Breadcrumbs

Tauranga early childhood student’s heart of gold

14 January 2019

Charlotte Hartley completed her Bachelor of Teaching (Early Childhood) in Tauranga and has returned to study a Master of Teaching and Learning (Primary) in Hamilton this year.

Tauranga mother of six Charlotte Hartley is one of the University of Waikato’s star adult students. Charlotte’s kind nature and positive attitude has endeared her to students and staff alike and seen her thrive in the student ambassador role she’s held for the best part of her undergraduate degree.

Last year hardworking Charlotte’s efforts were acknowledged when she was awarded a Vice-Chancellor’s Adult Learner’s Award. The icing on the cake was a TeachNZ Scholarship to pay her year’s course fees plus $10,000. Now, with a Bachelor of Teaching (Early Childhood) under her belt, there’s no rest for the busy mum as she takes on her next challenge – studying a Master of Teaching and Learning (Primary), this time at Waikato’s Hamilton campus. “There’s a fair amount of travel involved but I’m enjoying the beauty of the grounds in Hamilton,” says Charlotte.

Despite the travel, study and family commitments, Charlotte will also squeeze in some casual work at the well-respected Toi Ohomai Early Childhood Centre where she did her practicum and has worked as a relief teacher for the past year. “I’ve been very fortunate to be working with the calibre of teachers there to put my theory into practice," she says. "I’ll be really happy to still do the odd day here and there while doing my masters.”

But Charlotte’s was an unconventional journey into early childhood education. Born into a fundamentalist Christian family, Charlotte was home schooled from age 12 where she says it was considered a woman’s job to get married and have children.

“I wasn’t particularly engaged with learning when I was home schooled. I felt that I didn’t really fit in because I questioned everything. I wanted to do more with my life but growing up in that environment, getting a university education wasn’t an option. My job was to grow up and have children, so that’s what I did.”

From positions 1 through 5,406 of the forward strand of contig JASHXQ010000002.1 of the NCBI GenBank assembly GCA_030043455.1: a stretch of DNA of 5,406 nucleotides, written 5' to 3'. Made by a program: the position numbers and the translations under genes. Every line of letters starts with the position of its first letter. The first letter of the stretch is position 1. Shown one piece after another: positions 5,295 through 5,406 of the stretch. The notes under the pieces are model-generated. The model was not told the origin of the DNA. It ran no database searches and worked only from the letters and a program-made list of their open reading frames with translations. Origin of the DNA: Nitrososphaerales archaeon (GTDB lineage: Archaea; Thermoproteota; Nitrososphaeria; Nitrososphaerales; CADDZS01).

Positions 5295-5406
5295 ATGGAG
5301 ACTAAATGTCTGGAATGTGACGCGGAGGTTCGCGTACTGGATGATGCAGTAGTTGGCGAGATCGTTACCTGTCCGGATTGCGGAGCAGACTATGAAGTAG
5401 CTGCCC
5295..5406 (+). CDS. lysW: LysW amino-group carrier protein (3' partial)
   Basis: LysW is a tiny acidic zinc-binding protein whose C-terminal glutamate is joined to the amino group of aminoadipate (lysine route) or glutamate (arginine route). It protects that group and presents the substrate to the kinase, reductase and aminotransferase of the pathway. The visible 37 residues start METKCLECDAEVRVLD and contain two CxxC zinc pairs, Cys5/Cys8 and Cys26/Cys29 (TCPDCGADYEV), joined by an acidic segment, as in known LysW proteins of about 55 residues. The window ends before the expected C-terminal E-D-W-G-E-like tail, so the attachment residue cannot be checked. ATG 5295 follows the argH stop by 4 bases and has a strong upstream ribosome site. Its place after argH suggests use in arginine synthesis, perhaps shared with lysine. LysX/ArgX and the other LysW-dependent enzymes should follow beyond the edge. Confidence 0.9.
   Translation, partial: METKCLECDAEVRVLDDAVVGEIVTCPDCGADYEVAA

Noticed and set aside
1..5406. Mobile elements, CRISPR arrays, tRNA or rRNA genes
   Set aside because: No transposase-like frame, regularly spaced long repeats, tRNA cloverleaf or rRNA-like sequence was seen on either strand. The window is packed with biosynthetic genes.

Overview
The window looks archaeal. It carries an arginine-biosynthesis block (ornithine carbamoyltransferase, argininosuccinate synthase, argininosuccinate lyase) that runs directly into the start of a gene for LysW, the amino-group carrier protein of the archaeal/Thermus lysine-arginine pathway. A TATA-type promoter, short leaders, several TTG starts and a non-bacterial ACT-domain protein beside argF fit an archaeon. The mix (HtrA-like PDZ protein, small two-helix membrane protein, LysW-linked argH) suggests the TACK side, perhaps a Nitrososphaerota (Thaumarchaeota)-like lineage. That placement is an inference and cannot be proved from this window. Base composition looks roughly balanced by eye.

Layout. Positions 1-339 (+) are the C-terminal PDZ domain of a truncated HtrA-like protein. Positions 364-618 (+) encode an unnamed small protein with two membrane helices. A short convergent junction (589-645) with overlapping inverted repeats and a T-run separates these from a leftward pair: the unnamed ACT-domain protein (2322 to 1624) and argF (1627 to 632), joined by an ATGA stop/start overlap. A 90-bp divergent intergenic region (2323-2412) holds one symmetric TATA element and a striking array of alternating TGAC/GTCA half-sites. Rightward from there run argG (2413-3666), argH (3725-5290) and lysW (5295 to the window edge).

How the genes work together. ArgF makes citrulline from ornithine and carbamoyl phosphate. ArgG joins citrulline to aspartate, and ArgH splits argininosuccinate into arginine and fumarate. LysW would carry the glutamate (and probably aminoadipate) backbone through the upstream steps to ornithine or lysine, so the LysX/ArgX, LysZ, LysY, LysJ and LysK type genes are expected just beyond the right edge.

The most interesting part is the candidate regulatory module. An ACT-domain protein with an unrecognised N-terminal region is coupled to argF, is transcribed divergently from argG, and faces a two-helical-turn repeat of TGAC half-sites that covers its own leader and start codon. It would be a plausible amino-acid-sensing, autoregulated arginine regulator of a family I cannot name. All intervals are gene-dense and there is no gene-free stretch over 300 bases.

Charlotte married at 20 and had her first child a year later going to have five more children and, sadly, miscarrying two. When the dedicated mum hit 30 she got a job at the Bethlehem Baptist Church as a preschool coordinator. It was her first foray into work and it was, quite literally, ‘baptism by fire’.

“That job showed me how much I didn’t know and how much more I wanted to know,” she says. After a year she made the decision to enrol at university. Her sister Rebecca recommended Waikato for its reputation in early childhood education. Charlotte admits that initially she found the tertiary experience overwhelming and scary. “I didn’t know how to communicate with people outside of my ‘safe circle’. I didn’t know how to study, I’d never written an essay. There were a lot of firsts and it was touch and go for a while that I could stick it out.”

But her lecturers saw something in her and encouraged her to keep going. “They gave me the right kind of feedback to propel me forward and to delve deeper,” says Charlotte. “That’s what made the difference.”

Charlotte’s children range in age from 5 to 13 and she juggles care for them with husband James, a senior volunteer firefighter who is just months away from completing a mechanical apprenticeship through Toi Ohomai. Charlotte says her family have influenced her learning, and her study has enhanced her relationship with her kids. “I wanted to show them that they could achieve their dreams and that they could do whatever they want to do. When they see me leaving for uni with my books and my laptop tucked under my arm it’s normalising that study ethic. It’s also been important for me, having four girls, to show that girls can do anything!”

Charlotte appreciates that being a teacher of pre-schoolers is a huge responsibility. “It is your aroha for children that will further develop you into a great teacher. This profession places you at the heart of a child’s learning and for some of the very young ones, you also become their voice and advocacy. You have to give your study the attention and dedication it deserves, as it will shape and mould you into the teacher you need to be for the children,” she says.

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